KUALA LUMPUR: Zikir, which occurs before the start of fasting, azan at iftar, and the chatter of neighbours as they proceed to the surau for Tarawih prayers are cherished by Zayn Al-Abideeen Gregory, who was born in the United States.
“Perhaps these are not significant events, but in a non-Muslim country, it is not easy to experience these sounds of the surau,” said the 38-year-old when contacted by Bernama recently on his Ramadan experience in Malaysia. He currently resides in Kuching, Sarawak.
Zayn, who teaches agriculture at a local university in Sarawak, was raised in Detroit, Michigan. He converted to Islam in 1992, at the age of 17. He married a Malaysian citizen in 1997, and the family moved to Sarawak in 2003.
“During the ten years I fasted in Michigan, Ramadan was in the winter, when the days are short and the nights long. Sometimes we would fast for only 11 hours. Now my friends back home are fasting for 17 hours in the heat of summer,” said the father of seven children.
However, Zayn misses the ‘simplicity’ of Ramadan in the United States, where there are no elements of ‘commercialisation’ in the blessed month.
Aidilfitri celebration in the United States though is ‘anti-climactic,’ he said because the American Muslim community is so diverse that a shared or common Muslim way of celebrating Aidilfitri does not exist.
He added that since Muslims in the United States are scattered across the country, it is difficult to visit one another during Aidilfitri. This is not the case in Malaysia, where relatives and friends live in close proximity.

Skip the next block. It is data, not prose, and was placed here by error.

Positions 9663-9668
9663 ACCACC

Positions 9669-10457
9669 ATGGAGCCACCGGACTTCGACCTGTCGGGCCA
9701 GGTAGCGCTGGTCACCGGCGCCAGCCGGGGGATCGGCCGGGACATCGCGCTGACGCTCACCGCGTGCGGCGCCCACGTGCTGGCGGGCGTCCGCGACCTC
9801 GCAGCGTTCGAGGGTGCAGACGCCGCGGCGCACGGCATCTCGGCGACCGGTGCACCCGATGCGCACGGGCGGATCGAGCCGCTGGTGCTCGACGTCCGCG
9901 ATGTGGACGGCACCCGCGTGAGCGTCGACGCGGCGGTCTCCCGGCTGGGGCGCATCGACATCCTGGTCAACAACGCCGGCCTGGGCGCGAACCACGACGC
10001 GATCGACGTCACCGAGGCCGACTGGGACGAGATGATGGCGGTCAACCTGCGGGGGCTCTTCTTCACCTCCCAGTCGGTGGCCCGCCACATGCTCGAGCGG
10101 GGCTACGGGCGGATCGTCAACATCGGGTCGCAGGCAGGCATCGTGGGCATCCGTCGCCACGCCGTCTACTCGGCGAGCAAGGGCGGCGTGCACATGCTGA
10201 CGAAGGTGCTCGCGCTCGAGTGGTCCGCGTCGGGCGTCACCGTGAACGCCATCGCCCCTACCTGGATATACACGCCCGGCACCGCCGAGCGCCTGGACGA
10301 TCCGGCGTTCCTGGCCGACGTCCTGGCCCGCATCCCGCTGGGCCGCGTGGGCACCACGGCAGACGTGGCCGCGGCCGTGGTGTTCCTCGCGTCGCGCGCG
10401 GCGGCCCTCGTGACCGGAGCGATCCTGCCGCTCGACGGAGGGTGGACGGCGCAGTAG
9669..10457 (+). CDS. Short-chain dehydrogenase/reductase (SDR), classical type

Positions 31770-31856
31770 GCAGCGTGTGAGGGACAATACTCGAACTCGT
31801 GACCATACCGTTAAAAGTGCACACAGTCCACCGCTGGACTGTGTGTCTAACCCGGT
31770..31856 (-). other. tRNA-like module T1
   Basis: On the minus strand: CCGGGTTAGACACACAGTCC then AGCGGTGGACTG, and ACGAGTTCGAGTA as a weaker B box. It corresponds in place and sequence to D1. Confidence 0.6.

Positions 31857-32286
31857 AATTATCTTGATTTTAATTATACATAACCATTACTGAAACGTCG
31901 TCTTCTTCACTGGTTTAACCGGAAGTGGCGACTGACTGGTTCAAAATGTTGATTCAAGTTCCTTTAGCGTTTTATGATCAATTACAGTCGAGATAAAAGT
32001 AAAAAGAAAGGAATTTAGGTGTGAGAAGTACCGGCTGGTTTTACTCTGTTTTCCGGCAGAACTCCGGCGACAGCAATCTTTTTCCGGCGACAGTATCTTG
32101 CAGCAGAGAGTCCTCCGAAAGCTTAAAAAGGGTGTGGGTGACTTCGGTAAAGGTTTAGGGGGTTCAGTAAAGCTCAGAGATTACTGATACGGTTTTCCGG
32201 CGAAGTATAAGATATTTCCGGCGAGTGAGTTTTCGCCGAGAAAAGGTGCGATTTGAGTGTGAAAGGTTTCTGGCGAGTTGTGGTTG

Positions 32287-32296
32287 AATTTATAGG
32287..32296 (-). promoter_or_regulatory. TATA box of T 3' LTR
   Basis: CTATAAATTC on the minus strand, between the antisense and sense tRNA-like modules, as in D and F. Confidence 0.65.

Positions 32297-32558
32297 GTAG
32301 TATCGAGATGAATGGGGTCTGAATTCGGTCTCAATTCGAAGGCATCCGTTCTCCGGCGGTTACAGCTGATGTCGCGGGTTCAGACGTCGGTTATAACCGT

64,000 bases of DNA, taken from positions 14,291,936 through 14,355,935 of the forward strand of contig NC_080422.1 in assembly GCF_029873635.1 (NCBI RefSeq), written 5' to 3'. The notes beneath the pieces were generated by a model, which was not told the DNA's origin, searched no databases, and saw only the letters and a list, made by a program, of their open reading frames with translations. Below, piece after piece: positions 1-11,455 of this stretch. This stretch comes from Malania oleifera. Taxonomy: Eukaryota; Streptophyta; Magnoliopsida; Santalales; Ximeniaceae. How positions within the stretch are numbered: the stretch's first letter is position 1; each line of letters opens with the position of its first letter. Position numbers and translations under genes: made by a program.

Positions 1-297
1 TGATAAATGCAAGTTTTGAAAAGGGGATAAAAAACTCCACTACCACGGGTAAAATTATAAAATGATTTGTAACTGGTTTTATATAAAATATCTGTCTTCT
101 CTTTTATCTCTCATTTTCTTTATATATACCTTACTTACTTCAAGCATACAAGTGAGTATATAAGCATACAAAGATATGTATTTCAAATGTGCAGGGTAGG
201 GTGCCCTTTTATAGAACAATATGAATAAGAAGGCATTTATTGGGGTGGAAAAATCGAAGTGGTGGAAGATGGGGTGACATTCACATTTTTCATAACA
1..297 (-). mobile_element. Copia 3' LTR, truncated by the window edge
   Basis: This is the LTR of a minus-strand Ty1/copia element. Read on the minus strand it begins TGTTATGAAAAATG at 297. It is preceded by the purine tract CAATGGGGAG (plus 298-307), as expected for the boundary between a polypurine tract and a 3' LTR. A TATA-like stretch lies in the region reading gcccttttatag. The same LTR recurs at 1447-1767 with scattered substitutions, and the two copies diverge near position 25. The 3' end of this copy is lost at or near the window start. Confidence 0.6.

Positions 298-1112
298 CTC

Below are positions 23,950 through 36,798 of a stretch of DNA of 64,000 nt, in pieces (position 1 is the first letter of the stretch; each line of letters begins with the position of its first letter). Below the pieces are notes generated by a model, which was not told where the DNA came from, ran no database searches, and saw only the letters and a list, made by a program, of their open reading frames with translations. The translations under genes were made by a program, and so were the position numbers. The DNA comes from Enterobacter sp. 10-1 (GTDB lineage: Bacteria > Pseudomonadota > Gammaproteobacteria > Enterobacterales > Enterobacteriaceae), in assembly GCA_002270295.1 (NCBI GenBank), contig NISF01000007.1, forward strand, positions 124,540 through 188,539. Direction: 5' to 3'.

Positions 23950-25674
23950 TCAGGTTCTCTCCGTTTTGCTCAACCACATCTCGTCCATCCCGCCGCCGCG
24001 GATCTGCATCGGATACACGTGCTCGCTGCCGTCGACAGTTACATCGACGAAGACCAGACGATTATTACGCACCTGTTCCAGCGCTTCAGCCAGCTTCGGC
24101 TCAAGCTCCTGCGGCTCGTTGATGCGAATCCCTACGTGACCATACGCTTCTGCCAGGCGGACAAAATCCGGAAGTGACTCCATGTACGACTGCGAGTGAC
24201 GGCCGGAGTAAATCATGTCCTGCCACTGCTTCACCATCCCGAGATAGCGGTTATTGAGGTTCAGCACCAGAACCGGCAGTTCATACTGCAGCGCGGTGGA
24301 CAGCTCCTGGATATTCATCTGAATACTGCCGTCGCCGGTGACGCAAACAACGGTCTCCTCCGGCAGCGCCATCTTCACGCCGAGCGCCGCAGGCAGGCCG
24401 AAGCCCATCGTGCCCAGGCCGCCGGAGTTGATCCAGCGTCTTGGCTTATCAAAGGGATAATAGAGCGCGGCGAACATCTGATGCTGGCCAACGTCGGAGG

“The neighbourly warmth that I have experienced in Malaysia during Aidilfitri is remarkable,” he said, adding that the tradition of visiting family and friends enhances children’s social skills and etiquette.
According to Sufiana Sarisae, 29, who is from southern Thailand, since Ramadan is a month of blessings, observing the holy month anywhere in the world is the same. However, she noticed that Muslims in Malaysia place emphasis on Tarawih prayers during Ramadan, while Muslims in Narathiwat recite the Quran for long periods of time.
“I enjoy going to the Sultan Haji Ahmad Shah mosque in Gombak for Tarawih prayers. People from all over the world gather there for prayers,” said Sufiana Sarisae, who has been residing in Malaysia for the past five years.
When Bernama asked Imene Tabet, a 20-year-old Algerian student, about her views of Ramadan celebration in Malaysia, she replied that the celebration of the holy month in Malaysia is more spiritual .
“During Ramadan, people should examine their thoughts and change their behaviours to become better individuals. When people celebrate Ramadan away from home, they tend to be more focused on prayers,” she said.
Imene has taken a liking to Malaysian food, and her favourite dish for iftar is ‘Nasi Ayam’ (chicken rice). She believes that Nasi Ayam is easy to digest, which is why she consumes the dish before carrying out Tarawih prayers.
She will celebrate the month of Syawal by travelling to other Malaysian states to learn about Malaysian traditions. — Bernama